website checklist

The Value-Adding Checklist for Your Website

Stuart Shaw 3 years ago

The arduous task of getting your website live is now complete. Now comes the hard part; getting the visitors you want onto your site. In this article, I will walk you through how we would recommend you approach your SEO strategy and the steps that should be taken to ensure a website is well optimised.

Google Analytics

In a nutshell, Google Analytics (or ‘GA’) tracks visitors to your website and the ability to track and analyse the following data:

  • Number of visitors
  • Your most popular pages
  • Average time users spend on your site
  • Sources of traffic (Search Engines, Social Media, Direct etc)
  • Conversion rates
  • Event tracking
  • ... and much more

Naturally, the earlier you start tracking this data, the better. It will provide you with a solid benchmark on which to build your website’s KPIs, whether they be related to traffic, conversions or engagement.

Search Console (formerly Webmaster Tools)

The interfaces and dashboards on Search Console are minimalistic but provide data and information that is crucial to ensuring Google is happy with the state of your website.

Below are some of the tool’s abilities:

  • Identifies broken URLs/pages
  • Highlights any crawl and DNS errors
  • Allows you to ‘fetch as google’ to test how Google’s crawlers see/render your site
  • Provides the ability to manually upload a sitemap for faster controlled indexing
  • Allows you to upload ‘disavow’ files which help to remove associations with detrimental websites that link to you

Search Console can be easily associated with your website via your Google Analytics account if they are owned by the same user email address.

Post Launch Checklist

We always run any new site through a trusted list of the most common issues which arise when a site is launched. The list focus is mainly around accessibility and making sure that Google can get to the parts of the site it needs to. You can access the checklist here:

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Keyword Research

After you’ve added GA and set up Search Console, the next step is to get your Google AdWords account organised.

One of the most powerful tools on AdWords is the Keyword Planner, this is one you’ll want to make the most of. This tool allows you enter the address of your web page or products/ categories to receive the list of Keywords found within your content.

Below is an example using the product ‘cotton jumpers’:

product-cotton-jumpers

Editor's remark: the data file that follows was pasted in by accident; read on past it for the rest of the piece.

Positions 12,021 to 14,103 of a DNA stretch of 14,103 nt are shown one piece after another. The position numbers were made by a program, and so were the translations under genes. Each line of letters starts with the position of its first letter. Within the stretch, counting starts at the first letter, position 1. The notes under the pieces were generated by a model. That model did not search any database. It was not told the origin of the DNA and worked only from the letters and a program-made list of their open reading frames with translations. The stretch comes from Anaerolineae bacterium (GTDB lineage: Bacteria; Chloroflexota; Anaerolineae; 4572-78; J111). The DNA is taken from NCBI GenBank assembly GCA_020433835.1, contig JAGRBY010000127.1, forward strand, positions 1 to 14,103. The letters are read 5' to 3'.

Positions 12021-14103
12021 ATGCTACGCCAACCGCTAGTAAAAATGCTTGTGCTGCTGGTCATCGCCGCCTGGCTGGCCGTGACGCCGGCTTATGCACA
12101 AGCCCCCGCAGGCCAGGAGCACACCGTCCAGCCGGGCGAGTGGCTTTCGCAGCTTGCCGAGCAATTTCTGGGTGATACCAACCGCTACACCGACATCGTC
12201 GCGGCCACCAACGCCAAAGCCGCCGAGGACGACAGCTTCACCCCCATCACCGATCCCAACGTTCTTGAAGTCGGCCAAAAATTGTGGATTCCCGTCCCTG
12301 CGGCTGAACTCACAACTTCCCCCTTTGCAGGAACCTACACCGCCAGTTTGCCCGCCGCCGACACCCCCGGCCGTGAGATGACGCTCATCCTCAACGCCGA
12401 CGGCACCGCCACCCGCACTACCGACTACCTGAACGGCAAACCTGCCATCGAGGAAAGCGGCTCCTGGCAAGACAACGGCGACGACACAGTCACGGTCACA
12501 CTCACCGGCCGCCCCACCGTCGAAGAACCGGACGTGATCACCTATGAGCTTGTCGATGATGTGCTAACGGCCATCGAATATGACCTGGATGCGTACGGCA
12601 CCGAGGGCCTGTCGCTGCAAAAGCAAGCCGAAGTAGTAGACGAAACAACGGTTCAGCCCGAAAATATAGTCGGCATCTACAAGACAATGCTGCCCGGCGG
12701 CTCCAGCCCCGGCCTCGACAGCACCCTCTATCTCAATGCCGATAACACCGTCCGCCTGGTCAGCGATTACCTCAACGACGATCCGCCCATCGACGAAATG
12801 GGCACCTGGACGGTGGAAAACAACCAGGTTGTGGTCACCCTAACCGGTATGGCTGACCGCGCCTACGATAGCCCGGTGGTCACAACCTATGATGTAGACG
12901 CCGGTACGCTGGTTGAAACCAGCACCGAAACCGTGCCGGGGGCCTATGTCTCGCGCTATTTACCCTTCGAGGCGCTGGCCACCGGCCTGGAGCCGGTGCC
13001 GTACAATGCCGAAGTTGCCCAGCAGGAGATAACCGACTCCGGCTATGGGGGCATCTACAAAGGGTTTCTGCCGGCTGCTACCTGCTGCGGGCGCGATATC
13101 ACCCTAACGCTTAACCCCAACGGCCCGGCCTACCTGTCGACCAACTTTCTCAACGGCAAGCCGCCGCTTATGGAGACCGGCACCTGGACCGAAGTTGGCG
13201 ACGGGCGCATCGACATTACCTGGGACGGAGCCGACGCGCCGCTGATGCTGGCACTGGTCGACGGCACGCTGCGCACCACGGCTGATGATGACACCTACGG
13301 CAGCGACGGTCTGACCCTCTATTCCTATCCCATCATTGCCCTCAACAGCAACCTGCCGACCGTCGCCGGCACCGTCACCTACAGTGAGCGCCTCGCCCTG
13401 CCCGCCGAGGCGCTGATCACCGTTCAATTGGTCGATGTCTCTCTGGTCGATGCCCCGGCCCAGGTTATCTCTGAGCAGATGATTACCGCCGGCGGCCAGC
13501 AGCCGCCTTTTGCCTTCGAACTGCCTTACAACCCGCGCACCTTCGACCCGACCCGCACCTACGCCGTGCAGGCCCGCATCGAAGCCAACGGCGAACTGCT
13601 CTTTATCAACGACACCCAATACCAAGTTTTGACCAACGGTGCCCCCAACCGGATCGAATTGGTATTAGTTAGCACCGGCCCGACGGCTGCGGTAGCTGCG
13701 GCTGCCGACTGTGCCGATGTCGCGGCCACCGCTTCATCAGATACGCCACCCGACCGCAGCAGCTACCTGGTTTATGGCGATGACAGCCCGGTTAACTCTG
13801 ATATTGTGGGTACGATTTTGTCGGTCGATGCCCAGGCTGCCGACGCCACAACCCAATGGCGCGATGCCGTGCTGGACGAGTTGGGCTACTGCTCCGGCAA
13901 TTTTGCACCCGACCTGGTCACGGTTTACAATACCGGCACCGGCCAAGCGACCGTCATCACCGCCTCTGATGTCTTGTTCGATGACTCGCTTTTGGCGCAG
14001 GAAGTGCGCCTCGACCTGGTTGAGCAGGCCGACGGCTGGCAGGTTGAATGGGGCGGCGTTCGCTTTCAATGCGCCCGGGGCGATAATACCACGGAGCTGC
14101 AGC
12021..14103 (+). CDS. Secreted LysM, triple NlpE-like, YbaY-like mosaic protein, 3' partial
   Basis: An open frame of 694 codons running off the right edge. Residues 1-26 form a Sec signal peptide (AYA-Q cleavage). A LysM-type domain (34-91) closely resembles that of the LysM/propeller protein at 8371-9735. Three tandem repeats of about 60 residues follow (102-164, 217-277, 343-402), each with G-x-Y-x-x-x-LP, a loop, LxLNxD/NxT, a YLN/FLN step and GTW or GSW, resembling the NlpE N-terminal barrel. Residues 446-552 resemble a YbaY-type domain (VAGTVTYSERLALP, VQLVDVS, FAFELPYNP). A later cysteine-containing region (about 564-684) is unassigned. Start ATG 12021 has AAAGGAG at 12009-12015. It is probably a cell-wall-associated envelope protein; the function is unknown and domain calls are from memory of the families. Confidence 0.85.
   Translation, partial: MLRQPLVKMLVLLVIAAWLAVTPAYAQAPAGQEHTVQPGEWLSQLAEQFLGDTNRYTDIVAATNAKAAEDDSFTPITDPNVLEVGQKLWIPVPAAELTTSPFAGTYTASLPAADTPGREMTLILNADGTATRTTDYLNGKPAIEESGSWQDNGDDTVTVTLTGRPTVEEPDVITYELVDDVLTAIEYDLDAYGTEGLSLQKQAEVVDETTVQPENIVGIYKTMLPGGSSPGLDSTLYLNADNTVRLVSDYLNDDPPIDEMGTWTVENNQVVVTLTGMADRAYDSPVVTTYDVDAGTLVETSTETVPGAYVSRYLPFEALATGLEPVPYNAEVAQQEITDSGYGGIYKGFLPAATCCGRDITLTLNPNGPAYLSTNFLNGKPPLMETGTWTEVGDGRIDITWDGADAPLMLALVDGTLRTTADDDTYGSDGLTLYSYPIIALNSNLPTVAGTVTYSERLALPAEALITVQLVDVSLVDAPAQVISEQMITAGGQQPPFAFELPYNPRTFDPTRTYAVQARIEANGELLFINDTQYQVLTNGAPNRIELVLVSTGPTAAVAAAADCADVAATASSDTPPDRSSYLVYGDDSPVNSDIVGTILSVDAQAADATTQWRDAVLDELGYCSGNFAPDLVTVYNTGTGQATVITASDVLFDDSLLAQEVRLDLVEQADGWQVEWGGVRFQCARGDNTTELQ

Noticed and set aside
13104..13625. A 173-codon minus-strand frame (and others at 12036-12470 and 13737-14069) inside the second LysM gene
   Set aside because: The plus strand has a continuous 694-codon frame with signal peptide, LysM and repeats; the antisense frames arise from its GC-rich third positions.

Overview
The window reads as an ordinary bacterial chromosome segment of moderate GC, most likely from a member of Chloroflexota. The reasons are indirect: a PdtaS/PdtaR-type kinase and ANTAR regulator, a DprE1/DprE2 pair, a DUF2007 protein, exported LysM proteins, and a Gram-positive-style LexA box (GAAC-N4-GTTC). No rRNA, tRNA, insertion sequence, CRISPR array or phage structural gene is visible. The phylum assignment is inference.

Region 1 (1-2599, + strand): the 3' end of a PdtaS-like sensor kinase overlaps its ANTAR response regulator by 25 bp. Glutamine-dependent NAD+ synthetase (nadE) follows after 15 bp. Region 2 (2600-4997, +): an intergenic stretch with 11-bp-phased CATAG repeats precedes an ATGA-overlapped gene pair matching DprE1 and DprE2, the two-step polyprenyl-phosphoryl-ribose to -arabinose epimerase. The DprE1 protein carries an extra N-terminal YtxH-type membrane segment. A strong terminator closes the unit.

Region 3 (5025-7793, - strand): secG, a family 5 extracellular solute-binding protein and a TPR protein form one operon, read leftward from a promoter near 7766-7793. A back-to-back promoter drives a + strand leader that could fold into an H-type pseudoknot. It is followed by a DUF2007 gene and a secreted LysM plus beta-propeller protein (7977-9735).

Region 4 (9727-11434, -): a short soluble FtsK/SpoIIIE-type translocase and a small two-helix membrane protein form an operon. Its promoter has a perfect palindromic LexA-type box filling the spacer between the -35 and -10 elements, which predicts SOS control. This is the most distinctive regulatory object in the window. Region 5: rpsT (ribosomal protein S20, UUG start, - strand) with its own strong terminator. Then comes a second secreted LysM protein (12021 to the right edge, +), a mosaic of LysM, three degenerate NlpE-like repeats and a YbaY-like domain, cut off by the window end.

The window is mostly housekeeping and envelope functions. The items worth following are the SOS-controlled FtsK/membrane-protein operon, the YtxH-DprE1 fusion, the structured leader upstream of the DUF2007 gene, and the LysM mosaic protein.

You’re provided with:

  • A graph showing volume of searches by month
  • Results for your keyword/s
  • Alternative keyword ideas

But what do these columns mean?

  • Keyword (by filter) - The relevant keyword
  • Average monthly searches - An indication of how many people search for this keyword
  • Competition - How many other companies (big or small) are targeting this keyword
  • Suggested bid - More for AdWords campaigns, but from an SEO standpoint we can use this to provide an indication of how profitable other companies find this keyword: For example, ‘Sports Car’ has a suggested bid of £5.33 but ‘Toilet Roll’ is just £0.93

So the question then becomes whether or not you need to complete this exercise for all webpages. The short answer to this is no - this process only needs to be run for pages where you want customers to enter your website, also known as ‘Landing Pages'.

Common landing pages may include:

  • Home page
  • Contact us/Store Locator
  • Product Category
  • Service Page
  • Specifically Designed Landing Page

With regard to more specific pages such as product pages you typically find that products change all the time, they get replaced by newer models and better designs, they also fall out of stock - often leaving users directed to dead end pages. Typically, a well designed category page doesn’t suffer from such problems.

Keyword Allocation

So, you have your benchmarks confirmed, tracking set up and a huge pool of keywords, the common assumption is that all of your webpages should be attractive to all of your keywords. This is where you need to think again.

Let’s take the example of a basic clothing brand, the company is called ‘Jane Doe’.

They have 3 landing pages where they would like to focus their traffic and set up some keywords: HOME - MENSWEAR - SUMMER DRESSES.

Below is a breakdown showing how the keyword allocation may look for such a website.

HOME

Jane Doe clothing

Jane Doe

Jane Doe online

Jane Doe clothes

MENSWEAR

Menswear

Mens clothing

Male clothing

Jane Doe menswear

Online mens clothing

Male fashion

SUMMER DRESSES

Jane Doe dresses

Summer dresses

Cotton dresses

Light summer dresses

Jane Doe summer dresses

As you can see, the further into the site you get with sub categories the more specific you should become with your keywords.

Page Titles

Finally, with everything in place, ensure your on-page content reflects the keywords you are targeting. This easiest way to do this is to ensure your header tags (H1, H2 and H3) appear in that order on your page and provide useful information to Google with regards to what your page is about.

  • If you have a H1 try to include the keyword/s without it looking spammy
    • Good: “Beautiful Summer Dresses from Jane Doe”
    • Bad: “Summer Dresses, Cotton Dresses, Dress, Cheap Dresses”
  • If you have body copy (text) drop the odd keyword in there
  • Don’t feel all headers need your keyword/s to be of use

Click to download your free checklist resource below:

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